Light in August by William Faulkner In the novel by William Faulkner, Light in August there is alienation in the novel. The alienation occurs with Joe Christmas. He is a stranger that comes into the town of Jefferson with a unkonwn past. Prior to his arrival, he went under the name of Lucas Burch. Whne Joe Christmas arrives at Jefferson, he alienates himeself from almost everybody for about 2 years. His past has taught him to do so, with all the bad things that has hapened to him.
We get extended interior monologues from Christmas, and the story of his past occupies a third or more of the book. Despite the amount of information provided, Christmas remains hard to comprehend. It isn’t that he is not what he seems to be. Rather, he “seems” to be many things, but the reader can never be quite certain which of these are real. Christmas’ tragedy is that he does not know himself what he is.
He seems certain that he is part “nigger” but there is no reliable evidence that this is true. Certainly, he looks white. Christmas moves back and forth between white society and black society. Every time he does so, he reveals himself as an outsider. In white society he exposes his own “nigger” blood; in black society he portrays himself as white. When he does so, he expects a violent reaction from which he has provoked. Being both black and white he cannot truly be a part of either society.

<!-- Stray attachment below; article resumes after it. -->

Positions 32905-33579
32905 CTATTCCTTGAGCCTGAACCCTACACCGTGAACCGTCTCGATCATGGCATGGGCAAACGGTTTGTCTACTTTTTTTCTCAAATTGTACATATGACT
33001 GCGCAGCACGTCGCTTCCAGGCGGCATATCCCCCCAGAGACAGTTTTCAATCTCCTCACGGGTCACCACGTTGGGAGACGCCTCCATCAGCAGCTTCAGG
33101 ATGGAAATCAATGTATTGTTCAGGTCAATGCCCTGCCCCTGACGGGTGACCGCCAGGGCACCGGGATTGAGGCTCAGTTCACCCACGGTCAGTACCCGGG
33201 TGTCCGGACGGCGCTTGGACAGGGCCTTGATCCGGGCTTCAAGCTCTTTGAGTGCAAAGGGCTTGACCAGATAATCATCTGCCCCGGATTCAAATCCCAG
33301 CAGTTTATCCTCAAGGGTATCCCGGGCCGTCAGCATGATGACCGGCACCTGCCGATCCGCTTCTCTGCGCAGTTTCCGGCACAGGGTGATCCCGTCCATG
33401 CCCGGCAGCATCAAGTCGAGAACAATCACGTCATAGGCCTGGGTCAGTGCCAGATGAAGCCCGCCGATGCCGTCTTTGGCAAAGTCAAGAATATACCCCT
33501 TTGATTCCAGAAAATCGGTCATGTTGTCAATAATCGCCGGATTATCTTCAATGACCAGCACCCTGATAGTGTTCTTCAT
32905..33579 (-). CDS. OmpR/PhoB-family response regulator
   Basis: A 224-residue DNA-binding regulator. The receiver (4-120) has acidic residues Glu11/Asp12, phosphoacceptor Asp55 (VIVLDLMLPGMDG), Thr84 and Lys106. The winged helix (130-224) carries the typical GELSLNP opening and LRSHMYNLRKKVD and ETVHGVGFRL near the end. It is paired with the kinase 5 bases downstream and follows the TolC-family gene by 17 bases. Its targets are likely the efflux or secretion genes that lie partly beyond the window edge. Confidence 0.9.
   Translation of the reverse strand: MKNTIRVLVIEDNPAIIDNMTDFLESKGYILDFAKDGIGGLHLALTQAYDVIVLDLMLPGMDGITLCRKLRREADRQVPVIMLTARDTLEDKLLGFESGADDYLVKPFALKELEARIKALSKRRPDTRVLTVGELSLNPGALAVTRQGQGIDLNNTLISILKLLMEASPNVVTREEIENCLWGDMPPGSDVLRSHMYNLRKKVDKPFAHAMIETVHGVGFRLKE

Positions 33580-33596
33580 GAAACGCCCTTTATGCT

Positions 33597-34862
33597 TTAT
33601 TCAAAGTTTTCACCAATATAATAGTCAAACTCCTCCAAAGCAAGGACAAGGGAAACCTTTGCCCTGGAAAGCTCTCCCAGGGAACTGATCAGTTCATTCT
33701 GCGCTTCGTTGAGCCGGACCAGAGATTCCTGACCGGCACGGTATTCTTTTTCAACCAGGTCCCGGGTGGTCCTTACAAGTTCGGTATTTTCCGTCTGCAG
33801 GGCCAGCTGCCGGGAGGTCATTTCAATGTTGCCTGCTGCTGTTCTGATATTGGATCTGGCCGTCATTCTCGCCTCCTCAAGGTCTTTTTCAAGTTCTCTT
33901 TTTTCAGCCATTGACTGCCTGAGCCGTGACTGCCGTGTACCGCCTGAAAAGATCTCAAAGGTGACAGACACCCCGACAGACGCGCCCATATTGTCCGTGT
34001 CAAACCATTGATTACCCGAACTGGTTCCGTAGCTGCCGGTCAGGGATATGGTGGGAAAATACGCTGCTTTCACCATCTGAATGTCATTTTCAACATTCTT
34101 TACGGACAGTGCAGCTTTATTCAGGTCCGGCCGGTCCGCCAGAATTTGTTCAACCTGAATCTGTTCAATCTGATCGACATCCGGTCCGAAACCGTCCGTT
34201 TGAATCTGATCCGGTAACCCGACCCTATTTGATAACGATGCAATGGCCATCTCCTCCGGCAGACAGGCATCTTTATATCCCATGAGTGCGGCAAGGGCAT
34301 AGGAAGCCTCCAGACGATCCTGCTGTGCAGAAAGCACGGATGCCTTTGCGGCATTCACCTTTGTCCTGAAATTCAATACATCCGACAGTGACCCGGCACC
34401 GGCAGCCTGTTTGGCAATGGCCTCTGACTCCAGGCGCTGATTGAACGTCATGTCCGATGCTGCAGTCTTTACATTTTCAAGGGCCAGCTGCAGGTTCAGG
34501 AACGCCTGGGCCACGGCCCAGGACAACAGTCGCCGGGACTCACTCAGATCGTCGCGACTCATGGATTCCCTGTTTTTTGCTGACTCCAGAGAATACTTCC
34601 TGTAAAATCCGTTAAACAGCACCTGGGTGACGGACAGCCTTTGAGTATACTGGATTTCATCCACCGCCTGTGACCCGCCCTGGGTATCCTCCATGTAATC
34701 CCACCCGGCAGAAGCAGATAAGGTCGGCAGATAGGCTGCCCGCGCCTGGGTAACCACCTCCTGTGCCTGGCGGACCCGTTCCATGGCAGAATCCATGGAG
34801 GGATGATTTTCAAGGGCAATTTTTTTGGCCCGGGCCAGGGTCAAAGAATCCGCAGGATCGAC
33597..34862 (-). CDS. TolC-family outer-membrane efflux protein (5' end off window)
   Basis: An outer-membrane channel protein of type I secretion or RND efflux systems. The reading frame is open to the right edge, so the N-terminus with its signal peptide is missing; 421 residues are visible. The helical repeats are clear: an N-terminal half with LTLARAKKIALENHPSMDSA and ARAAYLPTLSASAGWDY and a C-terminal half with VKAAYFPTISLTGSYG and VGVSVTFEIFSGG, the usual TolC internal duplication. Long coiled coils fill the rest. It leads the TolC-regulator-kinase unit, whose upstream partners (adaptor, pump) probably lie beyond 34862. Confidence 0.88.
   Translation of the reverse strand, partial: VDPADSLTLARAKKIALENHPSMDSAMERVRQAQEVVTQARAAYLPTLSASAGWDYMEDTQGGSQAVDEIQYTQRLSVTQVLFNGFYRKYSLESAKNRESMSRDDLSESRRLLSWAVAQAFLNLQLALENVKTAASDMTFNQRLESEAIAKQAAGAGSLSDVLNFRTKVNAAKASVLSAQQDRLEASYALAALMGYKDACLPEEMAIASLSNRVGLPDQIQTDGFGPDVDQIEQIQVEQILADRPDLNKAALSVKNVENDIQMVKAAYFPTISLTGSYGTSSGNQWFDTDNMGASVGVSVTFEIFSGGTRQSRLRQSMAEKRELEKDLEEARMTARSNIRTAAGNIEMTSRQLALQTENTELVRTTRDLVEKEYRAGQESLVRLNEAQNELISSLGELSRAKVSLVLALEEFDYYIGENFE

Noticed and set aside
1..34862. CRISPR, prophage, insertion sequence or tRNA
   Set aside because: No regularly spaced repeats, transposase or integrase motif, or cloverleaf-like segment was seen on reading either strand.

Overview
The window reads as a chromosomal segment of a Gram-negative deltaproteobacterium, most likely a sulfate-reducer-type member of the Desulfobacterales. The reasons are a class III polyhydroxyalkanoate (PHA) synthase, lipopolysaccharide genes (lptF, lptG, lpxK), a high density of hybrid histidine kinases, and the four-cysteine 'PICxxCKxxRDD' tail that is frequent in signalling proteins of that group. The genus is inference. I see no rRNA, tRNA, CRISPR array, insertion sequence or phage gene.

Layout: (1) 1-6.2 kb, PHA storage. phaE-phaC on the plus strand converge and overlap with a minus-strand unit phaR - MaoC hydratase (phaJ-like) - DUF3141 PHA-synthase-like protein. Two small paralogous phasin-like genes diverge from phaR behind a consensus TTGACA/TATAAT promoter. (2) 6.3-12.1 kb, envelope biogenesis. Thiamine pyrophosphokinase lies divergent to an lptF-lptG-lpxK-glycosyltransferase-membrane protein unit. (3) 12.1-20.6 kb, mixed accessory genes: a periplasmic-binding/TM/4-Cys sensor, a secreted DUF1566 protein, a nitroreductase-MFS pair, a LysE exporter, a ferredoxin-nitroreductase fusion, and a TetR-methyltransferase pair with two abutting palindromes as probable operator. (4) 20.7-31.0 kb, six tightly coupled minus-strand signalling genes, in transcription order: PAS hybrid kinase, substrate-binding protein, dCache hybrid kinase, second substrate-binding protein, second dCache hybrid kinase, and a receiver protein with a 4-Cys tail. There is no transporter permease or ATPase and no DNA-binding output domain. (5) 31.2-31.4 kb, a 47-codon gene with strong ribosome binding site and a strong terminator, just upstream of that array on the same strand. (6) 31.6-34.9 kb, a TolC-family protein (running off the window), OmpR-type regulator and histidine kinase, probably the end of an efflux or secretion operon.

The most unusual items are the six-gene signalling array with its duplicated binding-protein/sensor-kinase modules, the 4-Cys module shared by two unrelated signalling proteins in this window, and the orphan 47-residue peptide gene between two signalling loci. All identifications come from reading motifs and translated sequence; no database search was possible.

Nor can he simply deny this dichotomy. Rather, as quoted on page 69, “his awareness of this dichotomy makes him take up the role of antagonist in all situations”. He is born into a social system which has defined the categories of white and black, and has established rituals for dealing with any behavior by either, which depicts an image to the reader of his alienation and difference he is from the rest of the population in Jefferson. Joe believes in these categories and rituals. When a white prostitute is not outraged by his Negro blood, he beats her.
He expects her to reject him. Rather her “indifference challenges the validity of the premise on which he has built his whole life” page 71. These social categories and rituals dominate the novel. A townsman quickly recognizes that Christmas is “unique among the characters in that he is the only one who insists on unifying the forces rather than accepting, indeed depending upon, their separation” on page 13. His attempts to unify the social and moral categories upon which the society of Jefferson is built earn him the violent rejection by that society, black and white which leaved him with no place to go.
Thus Christmas is murdered by a society because his existence challenges its very foundations.